Monday, May 9, 2011

Saving Mondays

I was not really wanting to deal with a new week. What's the best way to handle that? Wear a pretty skirt covered with flowers and polka dots and zebra stripes.
Cardigan - PacSun (Husband found), Skirt - Romeo & Juliet Couture from Off Saks 5th (Husband found), Wedges - Target
I normally wear this skirt with a white shirt...or a black shirt. Big stretch, right? Or...just pretty predictable. So what did I do today?
Shirt - Disneyland, Necklace - Target
It's hard to tell in the picture, but yeah, that's Mickey frolicking all over my shirt. And my shoes match my cardigan. Getting perfect pictures for your blog, by the way, is hard to do.

Tonight I had a book club meeting. We talked about Saving CeeCee Honeycutt. Have you read it? I gave it two or three stars. I really couldn't decide...

There was a lot of hype about this book--it's making the book club rounds and it's very popular. I kind of thought to myself, Oh lordy, this will be another situation like The Help where I end up hating it and/or being offended.

I didn't end up hating it. I didn't love it. I think this is the author's first novel? Or at least I hope it is. Because the writing's...not great. The words "weak sauce" come to mind. There you go, I said it.

Okay, the author could develop the characters more. The author could make Savannah come to life more, practically make it a character itself. It's SAVANNAH. It's an amazing place. Give me more! The beginning shuffles along, we're doing fine, then bam, the author throws in some past incident between CeeCee and the neighbor (or maybe it's CeeCee and the mom) and it feels very "Oh damn, I need to develop more backstory, so let me just plop this riiiight in here, oh perfect." But it's not perfect. It feels very forced. And then the author just does this time and again. I cannot grow to love the neighbor with this sort of forced memory thing going on. I can't completely understand the mother and how CeeCee feels about her. I sure as hell can't hate the father like I think we're supposed to, and damn, that should have been pretty darn easy to do. What are you doing wrong, author?! This man abandoned his young daughter and his bipolar(? manic depressive? something) wife, took up with another woman, and then very quickly gave up rights to his daughter to some great-aunt that, really (1) seems to good to be true, and (2) should have kept in better touch with her niece. I should really not like this man, but I really just, meh, shrug my shoulders when CeeCee's all in pain about her interactions with him. I also have troubles hating the neighbor two doors down. Girlfriend cracked her head on a thrown-over-the-fence slug. Yeah, I actually feel more sympathy for her than annoyance, and the one throwing the slugs around? She's actually annoying. What else? I don't know. I can't keep complaining.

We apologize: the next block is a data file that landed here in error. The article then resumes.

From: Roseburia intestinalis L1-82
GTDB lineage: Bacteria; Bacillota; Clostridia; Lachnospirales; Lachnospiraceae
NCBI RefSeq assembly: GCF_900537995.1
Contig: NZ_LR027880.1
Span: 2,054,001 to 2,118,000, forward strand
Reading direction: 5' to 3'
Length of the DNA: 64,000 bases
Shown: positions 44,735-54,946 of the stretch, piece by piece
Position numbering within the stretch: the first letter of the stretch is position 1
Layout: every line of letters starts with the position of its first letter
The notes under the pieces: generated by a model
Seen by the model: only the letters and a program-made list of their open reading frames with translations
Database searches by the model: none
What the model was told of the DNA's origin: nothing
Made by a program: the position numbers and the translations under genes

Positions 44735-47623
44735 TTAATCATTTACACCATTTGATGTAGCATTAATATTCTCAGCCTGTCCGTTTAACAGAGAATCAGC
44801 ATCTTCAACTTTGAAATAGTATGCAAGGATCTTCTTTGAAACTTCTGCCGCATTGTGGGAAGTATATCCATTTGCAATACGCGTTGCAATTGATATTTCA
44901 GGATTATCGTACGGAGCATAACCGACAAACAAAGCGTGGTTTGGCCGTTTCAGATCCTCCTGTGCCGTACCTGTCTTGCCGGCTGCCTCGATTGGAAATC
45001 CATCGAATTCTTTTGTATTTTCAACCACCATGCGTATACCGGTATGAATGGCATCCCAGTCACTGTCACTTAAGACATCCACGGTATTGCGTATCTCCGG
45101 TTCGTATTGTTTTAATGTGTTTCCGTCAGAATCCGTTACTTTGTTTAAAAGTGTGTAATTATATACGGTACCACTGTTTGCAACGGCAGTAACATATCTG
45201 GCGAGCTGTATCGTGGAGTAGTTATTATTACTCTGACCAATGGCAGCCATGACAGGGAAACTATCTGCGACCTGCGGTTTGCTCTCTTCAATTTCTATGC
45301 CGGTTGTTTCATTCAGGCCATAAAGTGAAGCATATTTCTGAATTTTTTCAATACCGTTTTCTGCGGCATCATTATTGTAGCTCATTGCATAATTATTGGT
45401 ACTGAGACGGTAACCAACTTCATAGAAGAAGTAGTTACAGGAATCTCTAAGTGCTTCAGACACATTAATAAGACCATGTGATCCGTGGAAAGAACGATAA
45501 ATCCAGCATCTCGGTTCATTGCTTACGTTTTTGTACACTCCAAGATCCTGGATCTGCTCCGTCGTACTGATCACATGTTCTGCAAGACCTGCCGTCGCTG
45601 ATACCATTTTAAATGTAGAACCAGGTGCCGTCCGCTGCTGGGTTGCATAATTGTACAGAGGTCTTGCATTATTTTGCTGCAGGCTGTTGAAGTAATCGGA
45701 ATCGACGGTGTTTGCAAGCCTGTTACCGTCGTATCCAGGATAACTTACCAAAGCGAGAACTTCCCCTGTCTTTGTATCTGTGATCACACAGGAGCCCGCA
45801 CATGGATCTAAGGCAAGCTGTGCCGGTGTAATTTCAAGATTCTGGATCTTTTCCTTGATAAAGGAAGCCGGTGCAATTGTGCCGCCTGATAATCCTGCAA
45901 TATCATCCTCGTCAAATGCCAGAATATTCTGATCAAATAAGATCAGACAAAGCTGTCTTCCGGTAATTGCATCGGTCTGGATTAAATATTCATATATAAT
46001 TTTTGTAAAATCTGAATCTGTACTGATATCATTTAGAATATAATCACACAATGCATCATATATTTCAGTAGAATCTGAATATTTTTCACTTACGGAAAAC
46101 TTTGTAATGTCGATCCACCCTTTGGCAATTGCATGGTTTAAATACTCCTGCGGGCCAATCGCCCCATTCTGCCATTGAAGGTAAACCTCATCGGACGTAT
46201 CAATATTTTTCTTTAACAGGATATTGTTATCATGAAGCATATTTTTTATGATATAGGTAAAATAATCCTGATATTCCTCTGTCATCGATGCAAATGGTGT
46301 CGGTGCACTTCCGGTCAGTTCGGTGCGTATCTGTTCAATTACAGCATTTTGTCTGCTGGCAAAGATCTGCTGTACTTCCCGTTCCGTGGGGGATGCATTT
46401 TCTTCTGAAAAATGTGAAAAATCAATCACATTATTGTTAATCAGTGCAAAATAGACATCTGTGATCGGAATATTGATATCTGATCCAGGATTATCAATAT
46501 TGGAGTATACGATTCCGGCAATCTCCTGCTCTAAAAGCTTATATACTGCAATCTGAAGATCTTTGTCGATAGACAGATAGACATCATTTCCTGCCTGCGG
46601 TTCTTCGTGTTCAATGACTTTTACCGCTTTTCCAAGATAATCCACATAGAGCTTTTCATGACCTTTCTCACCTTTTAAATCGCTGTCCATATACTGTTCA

Now, I'm not completely dogging this book. Why? Because I could barely put it down. I sped through this book, and darn it, I wanted that sweet, plucky CeeCee Honeycutt to make it. I wanted her to find friends. I wanted her to live happily ever after. It was ridiculous. Half the time I didn't think the author was getting her voice right (she's 7 through 12 in the book, but sometimes when she's 12, she sounds like she's 5, other times, she sounds like she's 35. Figure it out!), but I still liked her! I felt like charging around, "Yes, please let's Save CeeCee Honeycutt!"

So, fine, read it because you might like it. I'm pretty sure everybody on the planet but me will like it, in fact. I might even kind of like it! Can't wait for others to get back to me with their opinions.

P.S. I just peeked at others' reviews on this book and felt like, sigh, this is exactly how I knew others would react. Others are talking about the colorful characters and how it's so great and Southern and they cried.

1 comment:

  1. great job mixing up so many patterns and colors, love it